Increased Cardiovascular Risk Factors in Offspring of Preeclamptic Mothers

May 22, 2012

By Will Boggs MD

NEW YORK (Reuters Health) May 21 - Cardiovascular risk factors are increased in children and young adults born to mothers with preeclampsia, researchers from the UK have found.

"Our paper now demonstrates, based on studies involving nearly 50,000 people, that being born to a pregnancy complicated by preeclampsia, whether you are a man or woman, is associated with higher levels of risk factors for cardiovascular disease from early in life, specifically higher blood pressure," Dr. Paul Leeson from the University of Oxford told Reuters Health in an email.

In Pediatrics today, he and his colleagues present data from their systematic review of studies that reported on cardiovascular risk factors in children and young adults exposed to preeclampsia in utero.

The 18 studies reviewed included data on 45,249 individuals, including 1,241 with exposure to preeclampsia.

In the 10 studies with blood pressure data, offspring of preeclamptic women had a 2.39 mm Hg greater systolic and 1.35 mm Hg greater diastolic blood pressure. Results for systolic blood pressure were similar for men and women, but diastolic blood pressure was increased significantly only among women.

"If the 2.4 mm Hg difference in systolic blood pressure tracks into adulthood," the researchers note, "this difference would be associated with an (approximately) 8% increased risk of mortality from ischemic heart disease and a 12% increased risk from stroke."

Blood pressure increases were similar in studies of children aged less than10 years at the time of follow-up and in studies of older individuals, and increases persisted in term-born offspring and those with mean birth weight above 2.5 kg.

In eight studies that compared body mass index (BMI), there was no significant increase in BMI among children less than10 years, but there was a significant increase in BMI among those 10 years and older.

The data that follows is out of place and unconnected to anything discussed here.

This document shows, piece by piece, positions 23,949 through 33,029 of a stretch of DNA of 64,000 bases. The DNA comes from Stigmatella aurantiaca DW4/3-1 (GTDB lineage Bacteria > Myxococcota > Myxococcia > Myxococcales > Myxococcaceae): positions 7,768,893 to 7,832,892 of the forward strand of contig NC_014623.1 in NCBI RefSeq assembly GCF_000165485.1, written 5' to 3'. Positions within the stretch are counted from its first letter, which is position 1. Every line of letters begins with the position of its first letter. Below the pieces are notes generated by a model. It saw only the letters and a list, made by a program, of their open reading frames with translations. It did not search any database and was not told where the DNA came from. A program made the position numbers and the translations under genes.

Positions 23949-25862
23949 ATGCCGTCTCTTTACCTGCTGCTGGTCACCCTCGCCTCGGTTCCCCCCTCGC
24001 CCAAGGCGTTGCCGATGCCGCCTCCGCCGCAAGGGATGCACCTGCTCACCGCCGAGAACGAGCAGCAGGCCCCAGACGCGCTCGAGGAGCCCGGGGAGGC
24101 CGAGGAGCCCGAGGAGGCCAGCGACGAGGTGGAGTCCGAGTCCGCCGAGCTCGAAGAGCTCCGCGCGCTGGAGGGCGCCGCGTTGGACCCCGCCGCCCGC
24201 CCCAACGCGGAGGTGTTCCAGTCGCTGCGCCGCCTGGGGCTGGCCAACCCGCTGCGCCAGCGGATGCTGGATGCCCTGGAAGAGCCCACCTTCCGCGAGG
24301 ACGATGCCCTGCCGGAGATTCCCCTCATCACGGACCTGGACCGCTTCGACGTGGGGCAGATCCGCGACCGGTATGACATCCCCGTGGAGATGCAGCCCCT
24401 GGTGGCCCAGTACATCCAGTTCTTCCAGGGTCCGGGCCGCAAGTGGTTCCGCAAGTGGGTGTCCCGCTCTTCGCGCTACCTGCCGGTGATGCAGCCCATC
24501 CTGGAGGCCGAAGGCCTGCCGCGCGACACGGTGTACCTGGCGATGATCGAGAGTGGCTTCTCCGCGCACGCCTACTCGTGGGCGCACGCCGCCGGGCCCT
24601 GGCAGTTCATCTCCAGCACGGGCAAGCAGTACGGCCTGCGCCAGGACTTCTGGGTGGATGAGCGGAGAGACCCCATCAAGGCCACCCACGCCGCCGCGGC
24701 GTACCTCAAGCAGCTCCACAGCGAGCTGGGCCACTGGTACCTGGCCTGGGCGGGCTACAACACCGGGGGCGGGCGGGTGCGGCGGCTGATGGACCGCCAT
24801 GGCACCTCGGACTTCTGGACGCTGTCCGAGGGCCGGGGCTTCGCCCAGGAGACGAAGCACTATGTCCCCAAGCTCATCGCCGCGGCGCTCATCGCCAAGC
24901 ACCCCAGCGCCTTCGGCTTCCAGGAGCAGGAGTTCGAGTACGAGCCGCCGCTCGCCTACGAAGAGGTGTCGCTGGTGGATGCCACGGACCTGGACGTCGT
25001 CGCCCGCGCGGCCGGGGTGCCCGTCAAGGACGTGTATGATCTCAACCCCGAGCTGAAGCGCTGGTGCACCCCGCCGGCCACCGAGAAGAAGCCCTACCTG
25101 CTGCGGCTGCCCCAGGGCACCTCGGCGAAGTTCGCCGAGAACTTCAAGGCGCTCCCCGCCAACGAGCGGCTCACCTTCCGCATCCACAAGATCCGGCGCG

The 10 studies that considered lipid levels found increases in triglycerides, total cholesterol, and LDL cholesterol and decreases in HDL cholesterol, but the two studies that examined glucose metabolism found no differences in serum insulin, glucose, or glucose-to-insulin ratio at age 12.

By young adulthood, though, the preterm offspring of preeclamptic mothers had a significantly increased fasting glucose level.

"From a public health perspective," the investigators conclude, "children born to a pregnancy complicated by preeclampsia appear to have a unique, lifetime cardiovascular risk profile that is present from early life, and so may constitute a population that may benefit from risk profile monitoring and early implementation of primary prevention strategies."

"Current advice from the National High Blood Pressure Education Program Working Group on High Blood Pressure in Children and Adolescents advises blood pressure measurements in children aged over three years when seen in a medical setting and in those under three years if a history of prematurity or very low birthweight," Dr. Leeson added. "It may be worth considering whether a history of preeclampsia should also be included in this list."

"If the physician is consulted by someone who has developed high blood pressure, in particular if it has developed early in life, it is likely to be of value to know whether they were born following a pregnancy complicated by preeclampsia," Dr. Leeson said. "This might help them better understand why they have developed higher blood pressure. In women, this history will also help advise how likely they are to develop preeclampsia themselves if they become pregnant."

"The other point, which is worth remembering, is that the mother who had preeclampsia is also at increased cardiovascular risk and should have closer monitoring of risk factors such as blood pressure after the pregnancy," he continued. "Indeed, there may be value in developing combined advice for both mother and offspring following a pregnancy complicated by preeclampsia."

SOURCE: http://bit.ly/LbkqvJ

Pediatrics 2012;129:e1552-e1561.

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